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Thursday News, March 26

Burn Ban Lifted

(Le Mars) -- Tuesday's half inch of rain has added much needed moisture to the ground, allowing the Plymouth County Fire Department Association the opportunity to consider lifting the burn ban.  According to Dave Schipper, Le Mars Fire Chief and president of the Plymouth County Fire Department Association, the county wide burn ban will be lifted effective Thursday morning, March 26th as of 8:00 a.m.  Schipper says conditions will be monitored closely, and if there is a long duration between rains, a burn ban may again be initiated.

 

Weather Official Says Know The Difference Between Weather Myths And Weather Facts

(Sioux Falls) -- A meteorologist with the National Weather Services says during this National Severe Weather Awareness Week, it is not only appropriate to recognize potential storms, and to act accordingly when severe weather strikes, but to dispel the many myths associated with severe weather.  According to Todd Heitkamp, lightening, will and does, strike twice in the same spot.

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Other myths involve opening windows and seeking shelter in the southwest corner of a home in case of a tornado.

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Heitkamp says he has heard the myth that a tornado will never cross a body of water.  Again, the meteorologist says that is false.

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If traveling and a tornado should hit, Heitkamp says stay away from under highway overpasses.

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Heitkamp says knowing the difference between weather myths and weather facts may help save your life.

 

 

 

Sioux City Reaches Settlement With Former City Manager Sexual Harassment Lawsuit

(Sioux City) -- A settlement has been reached in the sexual harassment and civil rights lawsuit filed against form city manager Paul Eckert by a city employee.  A statement from city attorney Nicole Jensen says Sioux City will pay $300,000 to Brittany Scott and her attorney to resolve all of her claims in the federal lawsuit.  Scott had sued Eckert in July of 2013 claiming the former city manager began sexually harassing her in the fall of 2000, after she was divorced.  She claimed Eckert created a hostile work environment and retaliated against her in reduced pay and benefits when she rejected his alleged advances.  Scott also claimed she was denied promotions and given undesirable assignments.  Eckert resigned two weeks after the lawsuit was filed to become the city manager of Mount Shasta, California. Last December, Judge Mark Bennett dismissed several of Scott's claims of retaliation against Eckert. The case was scheduled to go to trial next week.  The city attorney statement says the city is pleased the settlement will bring the lawsuit to a conclusion.

 

 

Leusink Named Chamber "Employee Of The Month"

(Le Mars) -- The Le Mars Chamber of Commerce acknowledged it "Employee of the Month" this past Friday.  April Leusink, physical therapy assistant with LeMars Physical Therapy, has been a valued employee with us since the start of the practice 8 years ago.  April brings enthusiasm and energy to the clinic that brightens our clients and our staff’s day.  Going through rehabilitation following surgery or an injury is not always an easy task, but April is able to use her talent in motivating that individual to work hard and overcome the obstacles needed to recover.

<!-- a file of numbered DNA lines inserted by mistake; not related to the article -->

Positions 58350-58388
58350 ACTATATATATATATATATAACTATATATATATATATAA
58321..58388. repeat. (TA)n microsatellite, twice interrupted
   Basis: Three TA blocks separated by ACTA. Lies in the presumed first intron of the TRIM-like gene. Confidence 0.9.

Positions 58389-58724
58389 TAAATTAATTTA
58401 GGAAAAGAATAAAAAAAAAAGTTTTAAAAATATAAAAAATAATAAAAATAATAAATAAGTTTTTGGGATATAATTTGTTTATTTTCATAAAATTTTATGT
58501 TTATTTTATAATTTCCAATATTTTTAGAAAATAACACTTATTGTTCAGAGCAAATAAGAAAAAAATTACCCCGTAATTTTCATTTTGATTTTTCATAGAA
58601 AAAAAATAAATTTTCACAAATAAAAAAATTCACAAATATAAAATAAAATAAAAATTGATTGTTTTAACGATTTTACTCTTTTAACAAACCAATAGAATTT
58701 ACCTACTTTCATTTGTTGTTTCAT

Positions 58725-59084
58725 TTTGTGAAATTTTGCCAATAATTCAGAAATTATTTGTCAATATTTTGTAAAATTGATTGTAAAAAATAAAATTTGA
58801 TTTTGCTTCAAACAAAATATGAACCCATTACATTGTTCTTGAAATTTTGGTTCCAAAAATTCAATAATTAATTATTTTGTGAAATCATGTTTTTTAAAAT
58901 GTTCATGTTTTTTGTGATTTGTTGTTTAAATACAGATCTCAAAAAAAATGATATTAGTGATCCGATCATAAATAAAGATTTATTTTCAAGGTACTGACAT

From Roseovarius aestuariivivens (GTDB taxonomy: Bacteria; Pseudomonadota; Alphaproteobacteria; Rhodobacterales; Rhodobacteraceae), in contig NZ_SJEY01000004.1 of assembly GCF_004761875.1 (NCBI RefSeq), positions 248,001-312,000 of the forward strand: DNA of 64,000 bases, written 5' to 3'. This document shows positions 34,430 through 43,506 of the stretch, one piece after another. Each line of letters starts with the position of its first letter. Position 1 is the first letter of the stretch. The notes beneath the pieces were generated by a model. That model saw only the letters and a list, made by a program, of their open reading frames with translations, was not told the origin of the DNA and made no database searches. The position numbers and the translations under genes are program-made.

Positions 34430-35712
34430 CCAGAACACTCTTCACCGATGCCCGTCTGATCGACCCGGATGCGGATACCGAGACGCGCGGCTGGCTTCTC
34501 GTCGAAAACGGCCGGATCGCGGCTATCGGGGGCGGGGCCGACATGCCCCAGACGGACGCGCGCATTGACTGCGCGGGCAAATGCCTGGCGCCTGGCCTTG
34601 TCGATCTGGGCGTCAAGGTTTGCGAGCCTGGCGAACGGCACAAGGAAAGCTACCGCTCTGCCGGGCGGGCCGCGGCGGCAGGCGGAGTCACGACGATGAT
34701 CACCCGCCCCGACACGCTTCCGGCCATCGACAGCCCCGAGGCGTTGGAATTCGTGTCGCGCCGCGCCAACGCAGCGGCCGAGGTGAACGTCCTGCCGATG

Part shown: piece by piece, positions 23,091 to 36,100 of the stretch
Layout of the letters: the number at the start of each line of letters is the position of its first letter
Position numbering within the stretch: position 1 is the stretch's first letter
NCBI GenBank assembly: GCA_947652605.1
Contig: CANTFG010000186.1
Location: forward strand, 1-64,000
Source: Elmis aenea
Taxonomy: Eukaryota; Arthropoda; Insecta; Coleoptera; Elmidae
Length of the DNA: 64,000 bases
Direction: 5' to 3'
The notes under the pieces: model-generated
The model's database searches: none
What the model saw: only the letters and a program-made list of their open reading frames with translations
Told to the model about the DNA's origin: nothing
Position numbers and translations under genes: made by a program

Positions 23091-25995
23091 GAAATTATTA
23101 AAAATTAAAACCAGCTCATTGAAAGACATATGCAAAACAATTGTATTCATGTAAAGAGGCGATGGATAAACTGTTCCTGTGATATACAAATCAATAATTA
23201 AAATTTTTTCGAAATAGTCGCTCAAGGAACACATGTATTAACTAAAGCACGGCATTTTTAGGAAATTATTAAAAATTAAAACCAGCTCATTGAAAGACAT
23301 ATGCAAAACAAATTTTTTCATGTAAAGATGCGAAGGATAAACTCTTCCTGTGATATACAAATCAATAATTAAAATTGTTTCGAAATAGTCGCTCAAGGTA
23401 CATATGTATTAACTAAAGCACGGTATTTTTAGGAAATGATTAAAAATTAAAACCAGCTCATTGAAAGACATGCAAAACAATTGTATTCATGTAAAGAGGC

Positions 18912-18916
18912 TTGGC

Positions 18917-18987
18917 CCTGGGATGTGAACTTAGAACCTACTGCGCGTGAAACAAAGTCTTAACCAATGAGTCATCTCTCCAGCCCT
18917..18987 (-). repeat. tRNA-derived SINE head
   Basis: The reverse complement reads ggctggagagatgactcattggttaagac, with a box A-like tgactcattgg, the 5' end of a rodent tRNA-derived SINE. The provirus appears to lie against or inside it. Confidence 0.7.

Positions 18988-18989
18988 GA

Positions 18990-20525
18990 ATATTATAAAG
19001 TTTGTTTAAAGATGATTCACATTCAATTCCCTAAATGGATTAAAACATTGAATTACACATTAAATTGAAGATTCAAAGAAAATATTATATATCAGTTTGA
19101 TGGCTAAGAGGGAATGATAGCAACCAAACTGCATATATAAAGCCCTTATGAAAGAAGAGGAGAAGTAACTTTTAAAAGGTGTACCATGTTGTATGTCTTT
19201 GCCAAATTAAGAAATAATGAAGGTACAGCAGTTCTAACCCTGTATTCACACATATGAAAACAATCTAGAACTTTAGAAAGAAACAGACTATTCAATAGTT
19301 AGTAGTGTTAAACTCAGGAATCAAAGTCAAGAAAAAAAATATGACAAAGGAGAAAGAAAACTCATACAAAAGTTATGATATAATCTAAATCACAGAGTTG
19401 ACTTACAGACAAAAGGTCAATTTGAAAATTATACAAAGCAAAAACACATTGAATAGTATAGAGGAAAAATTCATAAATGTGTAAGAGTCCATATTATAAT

She is a performance camp leader in our clinic boot camps and our speed/agility Velocity camps as a personal trainer, pushing the clients to reach his/her goals to fitness with a tough love mentality.  She offers words of encouragement to "Suck it up buttercup!" as her motto to never give up, give your best and push yourself to be the person you want to be.  Words and actions she also lives her life by.

We are blessed to have April as a teammate, colleague and friend.  She fully shares her passion to help others, supports our local athletics, involves herself in her church and community, all values LeMars Physical Therapy embodies.  Our congratulations to April Leusink for being named the Chamber "Employee of the Month."

 

 

Medical Groups Show Support For Bill To Privatize Medicaid

DES MOINES, Iowa (AP) - Representatives for several medical groups have expressed support for a bill making its way through the Iowa House that would give lawmakers more oversight as the Medicaid program transitions into private managed care.

Lobbyists spoke to a House Human Resources subcommittee Wednesday. The panel plans to discuss the bill further before it can advance to a full committee. The Senate passed the bill unanimously this month.

The legislation would create a commission that provides transition guidelines and offers rules for private managed care contracts.

The switch to private managed care was announced this year by the state Department of Human Services. Some lawmakers have criticized the timeline for the rollout.

A DHS lobbyist says officials are studying the bill, though agency Director Charles Palmer has expressed general support for it.

 


 

 


   

Wednesday Afternoon News, March 25

Burn Ban To Be Lifted Thursday Morning

(Le Mars) -- Tuesday's half inch of rain has added much needed moisture to the ground, allowing the Plymouth County Fire Department Association the opportunity to consider lifting the burn ban.  According to Dave Schipper, Le Mars Fire Chief and president of the Plymouth County Fire Department Association, the county wide burn ban will be lifted effective Thursday morning, March 26th as of 8:00 a.m.  Schipper says conditions will be monitored closely, and if there is a long duration between rains, a burn ban may again be initiated.

 

National Severe Weather Awareness Week

(Sioux Falls) -- This week is National Severe Weather Awareness Week, and according to Meteorologist Todd Heitkamp with the National Weather Services at Sioux Falls, he says severe weather can easily occur this time of year.

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Several area communities, including Le Mars, sounded their warning sirens this morning as a test rehearsal for a tornado warning. Heitkamp says he hopes people practiced, as if the warning was real.

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The weather official says severe weather involves more than just tornadoes.

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Heitkamp says people need to be aware of their surroundings, and to keep an eye to the sky.

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Siouxland Garden Show Scheduled For This Weekend